Sommers, Juultje, et al. "Physiotherapy in the intensive care unit: an evidence-based, expert driven, practical statement and rehabilitation recommendations." Clinical rehabilitation 29.11 (2015): 1051-1063.

Gosselink, Rik, et al. "Physiotherapy for adult patients with critical illness: recommendations of the European Respiratory Society and European Society of Intensive Care Medicine Task Force on physiotherapy for critically ill patients." Intensive care medicine 34 (2008): 1188-1199.

Ye, Zhikang, et al. "Gastrointestinal bleeding prophylaxis for critically ill patients: a clinical practice guideline." Bmj 368 (2020).

American Diabetes Association. "13. Diabetes care in the hospital." Diabetes Care 39.Supplement_1 (2016): S99-S104.

Australian Diabetes Society. "Guidelines for routine glucose control in hospital." Australian Diabetes Society (2012).

Lovegrove, Josephine, Paul Fulbrook, and Sandra Miles. "International consensus on pressure injury preventative interventions by risk level for critically ill patients: A modified Delphi study." International Wound Journal 17.5 (2020): 1112-1127.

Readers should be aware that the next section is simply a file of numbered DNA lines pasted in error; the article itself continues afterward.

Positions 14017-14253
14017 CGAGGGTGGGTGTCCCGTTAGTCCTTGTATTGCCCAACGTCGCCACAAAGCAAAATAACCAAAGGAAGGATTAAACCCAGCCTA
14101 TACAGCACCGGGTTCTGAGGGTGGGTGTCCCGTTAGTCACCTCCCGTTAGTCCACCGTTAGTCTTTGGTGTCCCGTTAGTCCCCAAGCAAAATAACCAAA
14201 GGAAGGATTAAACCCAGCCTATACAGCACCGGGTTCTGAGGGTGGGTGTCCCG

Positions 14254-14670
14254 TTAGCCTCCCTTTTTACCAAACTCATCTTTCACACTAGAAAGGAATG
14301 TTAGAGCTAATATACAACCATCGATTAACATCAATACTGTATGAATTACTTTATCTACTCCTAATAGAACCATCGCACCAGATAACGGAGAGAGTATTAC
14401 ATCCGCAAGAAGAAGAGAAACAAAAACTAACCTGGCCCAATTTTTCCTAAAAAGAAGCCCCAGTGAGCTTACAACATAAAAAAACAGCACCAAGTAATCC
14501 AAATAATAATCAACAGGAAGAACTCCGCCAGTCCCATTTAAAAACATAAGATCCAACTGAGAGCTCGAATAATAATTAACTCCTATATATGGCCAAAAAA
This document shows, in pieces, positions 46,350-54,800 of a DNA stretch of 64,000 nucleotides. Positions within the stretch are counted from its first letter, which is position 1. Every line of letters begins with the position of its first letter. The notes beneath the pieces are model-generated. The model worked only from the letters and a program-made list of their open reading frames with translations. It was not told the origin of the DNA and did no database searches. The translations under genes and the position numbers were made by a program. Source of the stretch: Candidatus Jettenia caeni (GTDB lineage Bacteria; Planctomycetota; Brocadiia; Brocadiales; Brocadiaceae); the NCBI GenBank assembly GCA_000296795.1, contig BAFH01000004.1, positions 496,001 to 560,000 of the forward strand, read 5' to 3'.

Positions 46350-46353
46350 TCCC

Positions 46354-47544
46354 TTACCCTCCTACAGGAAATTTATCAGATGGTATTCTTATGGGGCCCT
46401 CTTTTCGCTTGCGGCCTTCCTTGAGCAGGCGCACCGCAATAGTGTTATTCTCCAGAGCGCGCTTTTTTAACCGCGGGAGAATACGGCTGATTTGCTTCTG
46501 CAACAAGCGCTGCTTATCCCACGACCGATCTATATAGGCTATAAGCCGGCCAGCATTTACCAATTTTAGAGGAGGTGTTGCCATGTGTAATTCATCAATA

Mendes, João João, et al. "Sociedade Portuguesa de Cuidados Intensivos guidelines for stress ulcer prophylaxis in the intensive care unit." Revista Brasileira de terapia intensiva 31 (2019): 5-14.

Ichai, Carole, and Jean-Charles Preiser. "International recommendations for glucose control in adult non diabetic critically ill patients." Critical Care 14.5 (2010): 1-11.

Laroia, Archana T., et al. "ACR appropriateness Criteria® intensive care unit patients." Journal of the American College of Radiology 18.5 (2021): S62-S72.

Dent, E., et al. "Physical frailty: ICFSR international clinical practice guidelines for identification and management." The journal of nutrition, health & aging 23 (2019): 771-787.

Dent, Elsa, et al. "The Asia-Pacific clinical practice guidelines for the management of frailty." Journal of the American Medical Directors Association 18.7 (2017): 564-575.

Badia, Mariona, et al. "Dermatological manifestations in the intensive care unit: A practical approach." Critical Care Research and Practice 2020 (2020).